CSE206A: Lattices Algorithms and Applications (Winter 2010)
Istructor: Daniele Micciancio
Section ID: 672185
Schedule: TuTh 2:00pm-3:20pm in CENTER 201
Point lattices are powerful mathematical objects that have been used to
efficiently solve many important problems in computer science, most
notably in the areas of cryptography and combinatorial optimization.
This course gives a general introduction to the theory of point
lattices, their algorithms, and a selection of applications of lattices
to both cryptography and other areas of computer science,
mathematics, and communication theory.
Beside covering the best currently known algorithms to solve the
most important lattice problems (both in their exact and approximate
versions), we will touch several related areas:
- Combinatorial Optimization:
The asymptotically fastest Integer Programming
algorithm known to date is based on lattices.
Lattices have been used to design a wide range of cryptographic
primitives, including public key encryption, digital signatures,
encryption resistant to key leakage attacks,
identity based encryption,
and fully homomorphic encryption.
- Complexity: Cryptographic applications of lattices have
been in large part stimulated by a connection between the
complexity of lattice problems that is very interesting
on its own.
- Harmonic Analysis: n-dimensional
is one of the most powerful tools currently used in the study of lattices,
both in algorithms, complexity and mathematics.
- Algebraic Number Theory:
Lattices have been used to algorithmically solve many problems in
algebraic number theory, and algebraic number theory
is an imporant tool
in the design of several lattices with special properties
that turn out to be very useful in applications.
Prerequisites: The main
prerequisites for the course are knowledge of basic math (e.g., linear
algebra, finite fields, modular arithmetic, probability, some calculus, etc.)
and introductory level algorithms and complexity theory (analysis of
algorithms, polynomial time solvability, NP-hardness, etc.) In
particular, no prior knowledge of cryptography, advanced complexity
theory, Fourier analysis, or algebraic number theory is assumed.
(Though in this course you will learn a little bit of all of this.)
I am planning to cover a different selection of
application from previous versions of this course.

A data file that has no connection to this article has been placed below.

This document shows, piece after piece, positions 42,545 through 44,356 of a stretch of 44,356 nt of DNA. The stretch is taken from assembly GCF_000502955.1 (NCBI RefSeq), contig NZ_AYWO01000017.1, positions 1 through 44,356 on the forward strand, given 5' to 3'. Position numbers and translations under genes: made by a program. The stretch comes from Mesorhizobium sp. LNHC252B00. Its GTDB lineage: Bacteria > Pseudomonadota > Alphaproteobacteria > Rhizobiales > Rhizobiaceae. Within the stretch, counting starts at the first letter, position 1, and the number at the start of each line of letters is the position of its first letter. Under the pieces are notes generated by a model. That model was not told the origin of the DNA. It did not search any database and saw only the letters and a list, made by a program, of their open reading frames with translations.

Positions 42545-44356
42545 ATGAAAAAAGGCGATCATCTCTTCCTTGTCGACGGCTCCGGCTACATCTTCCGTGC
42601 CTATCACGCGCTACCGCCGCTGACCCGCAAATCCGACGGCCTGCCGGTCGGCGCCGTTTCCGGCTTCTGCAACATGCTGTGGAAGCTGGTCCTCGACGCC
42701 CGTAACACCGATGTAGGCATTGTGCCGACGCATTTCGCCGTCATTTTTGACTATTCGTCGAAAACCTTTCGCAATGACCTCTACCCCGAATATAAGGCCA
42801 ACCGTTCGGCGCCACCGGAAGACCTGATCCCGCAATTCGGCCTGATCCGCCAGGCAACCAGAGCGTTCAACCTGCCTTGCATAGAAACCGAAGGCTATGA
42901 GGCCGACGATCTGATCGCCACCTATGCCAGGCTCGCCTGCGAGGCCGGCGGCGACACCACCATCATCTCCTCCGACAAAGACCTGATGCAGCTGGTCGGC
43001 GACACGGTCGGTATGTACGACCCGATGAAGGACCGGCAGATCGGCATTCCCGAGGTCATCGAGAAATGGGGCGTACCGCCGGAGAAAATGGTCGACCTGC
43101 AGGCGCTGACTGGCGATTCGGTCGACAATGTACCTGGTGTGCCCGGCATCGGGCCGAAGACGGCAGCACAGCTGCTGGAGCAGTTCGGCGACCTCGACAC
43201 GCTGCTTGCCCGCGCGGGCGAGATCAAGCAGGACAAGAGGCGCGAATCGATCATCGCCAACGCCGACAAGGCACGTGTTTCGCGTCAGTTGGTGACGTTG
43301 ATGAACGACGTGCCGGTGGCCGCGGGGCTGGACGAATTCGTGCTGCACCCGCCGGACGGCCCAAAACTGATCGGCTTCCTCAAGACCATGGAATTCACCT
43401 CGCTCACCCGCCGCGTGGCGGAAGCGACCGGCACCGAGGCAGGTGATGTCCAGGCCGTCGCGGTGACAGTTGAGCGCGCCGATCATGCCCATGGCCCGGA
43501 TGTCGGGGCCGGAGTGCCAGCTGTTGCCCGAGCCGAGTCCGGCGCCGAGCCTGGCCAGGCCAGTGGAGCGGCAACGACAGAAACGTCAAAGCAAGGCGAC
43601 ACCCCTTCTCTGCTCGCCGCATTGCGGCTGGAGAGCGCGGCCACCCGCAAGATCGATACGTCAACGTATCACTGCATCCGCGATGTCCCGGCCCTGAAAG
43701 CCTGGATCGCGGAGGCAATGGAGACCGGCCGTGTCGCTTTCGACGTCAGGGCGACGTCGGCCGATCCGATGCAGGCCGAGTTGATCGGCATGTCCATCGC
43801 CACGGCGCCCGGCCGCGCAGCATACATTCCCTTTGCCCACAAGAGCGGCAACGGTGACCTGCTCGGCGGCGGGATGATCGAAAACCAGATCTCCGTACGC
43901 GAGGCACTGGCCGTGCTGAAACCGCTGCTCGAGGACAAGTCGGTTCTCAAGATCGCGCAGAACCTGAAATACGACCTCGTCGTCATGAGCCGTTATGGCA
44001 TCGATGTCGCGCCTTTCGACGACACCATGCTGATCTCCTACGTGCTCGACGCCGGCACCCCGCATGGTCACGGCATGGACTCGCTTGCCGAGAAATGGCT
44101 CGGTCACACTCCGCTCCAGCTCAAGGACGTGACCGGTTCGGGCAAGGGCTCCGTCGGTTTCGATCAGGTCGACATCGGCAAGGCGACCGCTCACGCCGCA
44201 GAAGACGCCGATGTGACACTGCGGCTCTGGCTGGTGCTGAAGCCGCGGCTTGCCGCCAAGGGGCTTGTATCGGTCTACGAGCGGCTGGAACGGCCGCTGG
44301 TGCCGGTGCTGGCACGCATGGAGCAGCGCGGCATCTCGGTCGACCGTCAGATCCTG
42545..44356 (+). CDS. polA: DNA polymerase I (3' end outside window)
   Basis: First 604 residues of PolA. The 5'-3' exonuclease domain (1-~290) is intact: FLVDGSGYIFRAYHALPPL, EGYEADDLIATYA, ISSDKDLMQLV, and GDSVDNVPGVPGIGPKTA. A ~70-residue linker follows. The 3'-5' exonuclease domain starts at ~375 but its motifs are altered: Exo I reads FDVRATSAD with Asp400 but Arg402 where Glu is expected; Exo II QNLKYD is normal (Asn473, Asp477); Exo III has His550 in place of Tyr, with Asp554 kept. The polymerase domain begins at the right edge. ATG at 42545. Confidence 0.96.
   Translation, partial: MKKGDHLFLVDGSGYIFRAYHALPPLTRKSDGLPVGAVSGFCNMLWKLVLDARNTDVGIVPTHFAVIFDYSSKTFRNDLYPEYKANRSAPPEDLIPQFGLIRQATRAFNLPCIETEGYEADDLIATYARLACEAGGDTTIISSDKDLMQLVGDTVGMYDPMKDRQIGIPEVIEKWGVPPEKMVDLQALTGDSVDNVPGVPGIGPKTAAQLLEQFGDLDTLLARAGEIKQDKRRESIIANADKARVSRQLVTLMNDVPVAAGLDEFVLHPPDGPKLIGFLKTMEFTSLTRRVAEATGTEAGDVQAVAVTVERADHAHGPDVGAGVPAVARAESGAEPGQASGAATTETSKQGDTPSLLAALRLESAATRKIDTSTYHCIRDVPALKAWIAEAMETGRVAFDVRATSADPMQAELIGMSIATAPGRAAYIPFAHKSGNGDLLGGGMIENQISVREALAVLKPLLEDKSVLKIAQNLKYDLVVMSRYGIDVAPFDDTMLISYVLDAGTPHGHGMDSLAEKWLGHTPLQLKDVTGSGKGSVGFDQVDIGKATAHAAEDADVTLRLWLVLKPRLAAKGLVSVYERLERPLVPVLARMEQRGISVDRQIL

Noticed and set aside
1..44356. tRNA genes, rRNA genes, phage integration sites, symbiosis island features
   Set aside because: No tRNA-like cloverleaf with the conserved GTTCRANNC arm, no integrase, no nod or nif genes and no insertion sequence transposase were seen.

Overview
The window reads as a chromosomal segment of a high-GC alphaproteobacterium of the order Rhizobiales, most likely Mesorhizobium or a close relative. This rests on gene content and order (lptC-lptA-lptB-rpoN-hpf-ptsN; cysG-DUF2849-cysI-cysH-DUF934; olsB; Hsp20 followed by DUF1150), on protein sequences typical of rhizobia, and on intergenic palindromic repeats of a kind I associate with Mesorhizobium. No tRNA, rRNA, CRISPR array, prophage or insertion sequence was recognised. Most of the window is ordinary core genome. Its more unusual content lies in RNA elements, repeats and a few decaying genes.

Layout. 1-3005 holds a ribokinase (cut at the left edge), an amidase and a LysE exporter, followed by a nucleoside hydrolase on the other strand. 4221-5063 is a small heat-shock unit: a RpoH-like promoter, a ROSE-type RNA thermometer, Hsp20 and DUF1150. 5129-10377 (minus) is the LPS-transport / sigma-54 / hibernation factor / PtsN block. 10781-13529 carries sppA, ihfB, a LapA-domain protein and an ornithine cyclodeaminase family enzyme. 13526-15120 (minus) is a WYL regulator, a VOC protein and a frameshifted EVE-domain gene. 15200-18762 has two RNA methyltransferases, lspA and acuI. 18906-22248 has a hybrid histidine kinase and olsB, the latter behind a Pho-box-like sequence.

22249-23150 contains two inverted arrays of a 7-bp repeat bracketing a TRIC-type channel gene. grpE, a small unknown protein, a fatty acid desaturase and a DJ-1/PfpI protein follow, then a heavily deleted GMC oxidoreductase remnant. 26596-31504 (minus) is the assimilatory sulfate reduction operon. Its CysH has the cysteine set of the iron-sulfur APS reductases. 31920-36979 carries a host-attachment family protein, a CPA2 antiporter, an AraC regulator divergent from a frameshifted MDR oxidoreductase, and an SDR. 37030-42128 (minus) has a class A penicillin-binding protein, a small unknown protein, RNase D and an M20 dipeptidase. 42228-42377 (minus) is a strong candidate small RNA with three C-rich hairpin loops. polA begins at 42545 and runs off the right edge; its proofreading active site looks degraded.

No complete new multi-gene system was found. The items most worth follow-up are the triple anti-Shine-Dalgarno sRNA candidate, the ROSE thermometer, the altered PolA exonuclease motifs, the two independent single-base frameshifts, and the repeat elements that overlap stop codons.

Revised lecture notes will be posted here as we cover the material in class.
As a reference, see pointers to previous lecture notes and other courses
in the externatl links section.
- Lecture Notes 1: Introduction to lattices (Definitions, Gram-Schmidt, determinant,
lower bound on minimum distance, Minkowski's theorems.)
- Lecture Notes 2: Basic Algorithms (Bounds on Gram-Schmidt, Hermite Normal Form, dual lattice.)
- Lecture Notes 3: The LLL
algorithm (Approximate SVP and CVP algorithms)
- Integer Programming: see lecture notes from
Oded Regev's course.
- Cryptanalysis. See lecture notes from 2007.
- Improved approximation algorithms for SVP.
You can refer directly to the original paper
Finding Short Lattice Vectors Within Mordell's Inequality by Gama and Nguyen (STOC 2008).
- Decoding special lattices. Faster algorithms to decode the root lattice
and its generalizations can be found in
Linear-time nearest point algorithms for Coxeter lattices (McKilliam, Smith and Clarkson, to appear in IEEE Trans. on IT).
For the Barnes-Wall lattice, see
Efficient bounded distance decoders for Barnes-Wall lattices (Micciancio and Nicolosi, ISIT 2008).
- Exact SVP algorithms. See Faster exponential time algorithms for the shortest vector problem (Micciancio and Voungaris, SODA 2010)
- Exact CVP algorithms. See A Deterministic Single Exponential Time Algorithm for Most Lattice Problems based on Voronoi Cell Computations (Micciancio and Voulgaris, STOC 2010)
- Hash functions. The analysis of hash functions presented in class is
essentially the one from Worst-case to average-case reductions based on Gaussian measure (Micciancio and Regev),
with some simplificatations from
Trapdoors for Hard Lattices and New Cryptographic Constructions (Gentry, Peikert, Vaikuntanathan) Section 9.
The informal introduction to worst/average case connection follows the book chapter
Cryptographic functions from worst-case complexity assumptions.
For a brief introduction to Fourier analysis as needed in the proofs see
Regev's lecture notes.
Coursework for students enrolled in the course will include 4
homework assignments, and an optional term project, and
scribing one set of lecture notes if needed.
- Homework 2: due Feb 16 in class,
- Homework 1: due Jan 21 in class,
hw1.pdf. If you need hints about the last problem, check out
the first homework assignment from
Spring 2007, where
essentially the same problem is broken into parts giving out a solution guideline.
| Jan 5
|| Basic definitions, Gram-Schmidt orthogonalization, minimum distance
| Jan 7
|| Succesive minima, Minkowski's convex body theorem
| Jan 12
|| Basic Algorithms:
Running time of Gram-Schmidt, Hermite Normal Form, Dual lattice
| Jan 14
|| Lattice approximation algorithms, LLL algorithm,
nearest plane algorithm
| Jan 19
| Jan 21
|| Running time of LLL, Approximating CVP
| Jan 26
|| Integer Programming
| Jan 28
| Feb 2
|| Approximating SVP within subexponential factors.
| Feb 4
|| Decoding algorithms for special lattices
| Feb 9
|| Exact algorithms for SVP
| Feb 11
|| Exact algorithms for CVP
| Feb 16
| Feb 18
| Feb 23
| Feb 25
| Mar 2
| Mar 4
| Mar 9
| Mar 11
Last Modified: April 5th, 2007